What Is a Swiss Bank without Bank Secrecy? And Does Anyone Tell New Citizens About US Worldwide Taxation Rules?

by Kenneth Anderson

Lite-blogging Ken notes the front page WSJ story today, “Swiss Banks Freeze Out US Clients,” July 21, 2009.  The freeze-out is a response to UBS and its fight with the IRS, which wants information on US taxpayers (not necessarily just citizens).  I have two questions, neither of which I will try to answer:

First, what is the competitive advantage of a Swiss bank these days, if bank secrecy is gone?  If it is no longer possible for people around the world privately to stash cash in Switzerland, sure, there is still an advantage in having a safe haven bank.  Coup de main, coup d’etat, revolution, hyperinflation … But there are lots of safe haven banks around, and mostly they are located in places like the US and the UK and France and other large, stable states.  Bank secrecy has always been what has set Swiss banks apart, yes?  What is the competitive advantage in relation to other safe havens if that is gone? I don’t doubt the probity and skill of Swiss private bankers; I just doubt it is any greater than other private banks.

Second – perhaps tax blogger extraordinaire Paul Caron can address this? Paul,might I solicit a comment or cross-guest-post? – what about the tax obligations that fall upon people who avail themselves of the opportunity to become US persons for tax purposes – US citizens but also, I take it, not just citizens but permanent residents in the US.  What are the US rules regarding world wide income taxation?  The IRS investigation has focused on US citizens apparently holding secret Swiss accounts that should be subject to US tax rules, regardless of it being offshore.  What this made me wonder is whether anyone advises new, or would be, US citizens in advance of what their full tax-paying obligations might be.  As US rates look to rise, and rise, compared even to Europe and other jurisdictions, does US citizenship or US person for tax purposes look so attractive?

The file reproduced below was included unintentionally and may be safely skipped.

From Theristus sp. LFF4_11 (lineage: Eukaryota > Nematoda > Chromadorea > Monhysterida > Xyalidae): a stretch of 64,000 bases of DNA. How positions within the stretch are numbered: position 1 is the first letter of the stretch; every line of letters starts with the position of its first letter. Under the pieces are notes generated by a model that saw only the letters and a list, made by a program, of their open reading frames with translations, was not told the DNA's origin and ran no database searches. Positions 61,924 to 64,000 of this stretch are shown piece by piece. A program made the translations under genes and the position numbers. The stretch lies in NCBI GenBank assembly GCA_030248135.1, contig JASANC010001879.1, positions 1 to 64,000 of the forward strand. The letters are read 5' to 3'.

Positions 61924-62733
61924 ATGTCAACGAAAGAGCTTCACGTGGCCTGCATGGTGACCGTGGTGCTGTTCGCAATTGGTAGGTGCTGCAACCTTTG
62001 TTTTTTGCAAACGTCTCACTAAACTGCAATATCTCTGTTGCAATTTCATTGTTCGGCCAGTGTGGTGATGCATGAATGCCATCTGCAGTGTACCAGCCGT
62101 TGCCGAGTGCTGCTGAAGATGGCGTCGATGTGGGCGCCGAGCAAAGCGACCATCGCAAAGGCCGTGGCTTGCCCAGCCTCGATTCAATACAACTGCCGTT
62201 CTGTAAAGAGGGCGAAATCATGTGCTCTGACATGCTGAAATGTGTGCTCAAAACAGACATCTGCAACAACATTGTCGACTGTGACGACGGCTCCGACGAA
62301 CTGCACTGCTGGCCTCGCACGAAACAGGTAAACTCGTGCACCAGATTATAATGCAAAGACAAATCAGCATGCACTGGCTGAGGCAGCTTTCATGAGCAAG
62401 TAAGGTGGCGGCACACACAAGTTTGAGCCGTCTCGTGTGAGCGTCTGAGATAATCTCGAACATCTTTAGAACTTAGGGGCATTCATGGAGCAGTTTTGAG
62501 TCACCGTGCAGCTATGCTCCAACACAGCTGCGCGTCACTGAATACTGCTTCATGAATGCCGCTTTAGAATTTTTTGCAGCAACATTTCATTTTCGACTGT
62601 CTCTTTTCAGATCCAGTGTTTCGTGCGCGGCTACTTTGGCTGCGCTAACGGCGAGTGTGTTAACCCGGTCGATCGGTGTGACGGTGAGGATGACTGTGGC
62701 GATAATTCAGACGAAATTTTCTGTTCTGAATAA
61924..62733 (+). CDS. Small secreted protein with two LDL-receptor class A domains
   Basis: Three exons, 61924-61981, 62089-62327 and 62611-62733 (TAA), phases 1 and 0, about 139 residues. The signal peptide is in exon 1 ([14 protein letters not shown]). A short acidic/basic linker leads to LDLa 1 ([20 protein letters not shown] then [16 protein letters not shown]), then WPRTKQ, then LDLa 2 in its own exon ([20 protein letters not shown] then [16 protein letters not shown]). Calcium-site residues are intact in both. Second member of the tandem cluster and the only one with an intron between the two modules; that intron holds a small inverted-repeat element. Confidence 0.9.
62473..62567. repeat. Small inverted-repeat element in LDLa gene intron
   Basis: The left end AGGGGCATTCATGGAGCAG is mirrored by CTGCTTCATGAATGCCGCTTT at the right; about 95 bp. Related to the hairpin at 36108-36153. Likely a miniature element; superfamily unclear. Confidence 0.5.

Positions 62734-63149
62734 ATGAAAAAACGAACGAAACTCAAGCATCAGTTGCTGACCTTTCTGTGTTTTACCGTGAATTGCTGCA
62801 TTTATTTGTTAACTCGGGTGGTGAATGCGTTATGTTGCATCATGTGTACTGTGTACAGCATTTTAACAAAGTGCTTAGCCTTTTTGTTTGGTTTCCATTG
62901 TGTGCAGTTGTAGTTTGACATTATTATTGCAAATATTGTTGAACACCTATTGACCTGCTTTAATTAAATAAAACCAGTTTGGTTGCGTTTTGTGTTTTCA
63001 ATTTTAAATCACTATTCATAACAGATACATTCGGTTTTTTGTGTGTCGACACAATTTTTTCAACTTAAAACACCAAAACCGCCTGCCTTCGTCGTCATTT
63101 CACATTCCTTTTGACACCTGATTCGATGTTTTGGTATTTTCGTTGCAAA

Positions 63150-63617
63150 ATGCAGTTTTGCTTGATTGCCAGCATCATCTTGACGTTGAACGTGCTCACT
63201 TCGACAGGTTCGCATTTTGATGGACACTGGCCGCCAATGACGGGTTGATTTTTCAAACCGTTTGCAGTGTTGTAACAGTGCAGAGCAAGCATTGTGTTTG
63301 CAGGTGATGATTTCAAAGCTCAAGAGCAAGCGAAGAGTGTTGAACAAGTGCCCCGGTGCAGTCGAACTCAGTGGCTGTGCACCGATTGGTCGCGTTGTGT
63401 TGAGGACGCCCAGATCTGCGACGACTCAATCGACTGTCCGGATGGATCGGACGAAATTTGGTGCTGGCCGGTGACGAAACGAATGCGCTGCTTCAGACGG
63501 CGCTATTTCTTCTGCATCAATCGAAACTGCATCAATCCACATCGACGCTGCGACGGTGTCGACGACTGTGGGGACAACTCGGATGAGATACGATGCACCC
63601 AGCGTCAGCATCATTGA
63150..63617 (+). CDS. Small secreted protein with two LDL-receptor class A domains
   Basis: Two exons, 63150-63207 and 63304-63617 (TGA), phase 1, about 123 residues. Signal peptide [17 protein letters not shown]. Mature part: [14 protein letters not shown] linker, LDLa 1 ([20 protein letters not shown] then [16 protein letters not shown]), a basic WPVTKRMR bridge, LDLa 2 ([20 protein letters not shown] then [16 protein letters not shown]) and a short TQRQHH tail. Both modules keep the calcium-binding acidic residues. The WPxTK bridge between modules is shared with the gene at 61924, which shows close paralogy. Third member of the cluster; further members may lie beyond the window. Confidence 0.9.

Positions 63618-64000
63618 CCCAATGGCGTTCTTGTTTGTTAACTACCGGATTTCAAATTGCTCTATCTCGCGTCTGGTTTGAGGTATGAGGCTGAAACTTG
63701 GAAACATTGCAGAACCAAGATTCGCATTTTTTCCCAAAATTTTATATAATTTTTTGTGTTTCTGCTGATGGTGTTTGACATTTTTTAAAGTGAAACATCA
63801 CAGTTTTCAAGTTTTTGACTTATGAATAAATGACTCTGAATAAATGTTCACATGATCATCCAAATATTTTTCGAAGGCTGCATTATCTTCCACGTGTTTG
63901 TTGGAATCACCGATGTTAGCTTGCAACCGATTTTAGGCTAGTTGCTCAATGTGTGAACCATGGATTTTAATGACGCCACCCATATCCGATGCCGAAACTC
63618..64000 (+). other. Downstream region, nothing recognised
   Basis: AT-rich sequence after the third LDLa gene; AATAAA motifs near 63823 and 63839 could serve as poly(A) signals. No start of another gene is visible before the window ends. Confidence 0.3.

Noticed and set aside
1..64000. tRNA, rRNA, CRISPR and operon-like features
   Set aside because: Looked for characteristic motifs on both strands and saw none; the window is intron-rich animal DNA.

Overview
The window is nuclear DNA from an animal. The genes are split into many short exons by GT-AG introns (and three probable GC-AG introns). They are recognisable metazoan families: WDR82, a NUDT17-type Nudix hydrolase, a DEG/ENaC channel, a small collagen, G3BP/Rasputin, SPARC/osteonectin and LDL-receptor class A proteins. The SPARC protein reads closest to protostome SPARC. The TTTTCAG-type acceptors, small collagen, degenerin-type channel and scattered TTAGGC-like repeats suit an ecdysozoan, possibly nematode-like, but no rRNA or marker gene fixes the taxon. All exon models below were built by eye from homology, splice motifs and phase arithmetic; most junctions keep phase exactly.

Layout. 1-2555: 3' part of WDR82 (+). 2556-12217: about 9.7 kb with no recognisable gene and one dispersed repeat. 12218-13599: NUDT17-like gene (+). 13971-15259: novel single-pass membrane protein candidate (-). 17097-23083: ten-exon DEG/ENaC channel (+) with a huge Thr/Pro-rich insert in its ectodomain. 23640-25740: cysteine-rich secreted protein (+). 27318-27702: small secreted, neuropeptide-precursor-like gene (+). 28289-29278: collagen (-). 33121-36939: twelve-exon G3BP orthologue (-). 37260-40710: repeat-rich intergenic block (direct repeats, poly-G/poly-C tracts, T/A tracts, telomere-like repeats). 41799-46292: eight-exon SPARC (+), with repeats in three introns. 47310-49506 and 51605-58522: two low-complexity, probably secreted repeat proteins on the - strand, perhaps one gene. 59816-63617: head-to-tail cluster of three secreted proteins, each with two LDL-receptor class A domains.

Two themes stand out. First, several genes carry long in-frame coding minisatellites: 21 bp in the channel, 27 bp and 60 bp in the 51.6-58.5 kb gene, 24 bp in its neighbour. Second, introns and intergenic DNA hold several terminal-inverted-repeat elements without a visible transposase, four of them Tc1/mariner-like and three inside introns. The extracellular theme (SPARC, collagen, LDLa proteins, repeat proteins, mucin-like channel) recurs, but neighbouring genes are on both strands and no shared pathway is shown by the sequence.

5 Responses

  1. Although I have the luxury of being both an Australian and an EU citizen, so I would not derive any substantial advantage that I am aware of from US citizenship besides the right to purchase firearms in most States and the slightly greater protection of the US consular network, I would never take up US citizenship for the very tax reasons you refer to.

    Broadly speaking, as I understand it you are right and the US taxes the worldwide income of its individual citizens wheresoever domiciled and US-resident corporations and resident alien individuals,  and their wholly-owned subsidiaries. The one real exception is that in the case of trading subsidiaries tax can generally be deferred until repatriation (which may never happen). Also, often, foreign income will come with a foreign tax credit which will offset some or all of the US tax.

    To rub salt into the wound of the anywhere in the world bit, they even seek to tax you for 10 years after renouncing citizenship!! But to answer your final question, I am pretty sure that US person for tax purposes has never looked particularly attractive 🙂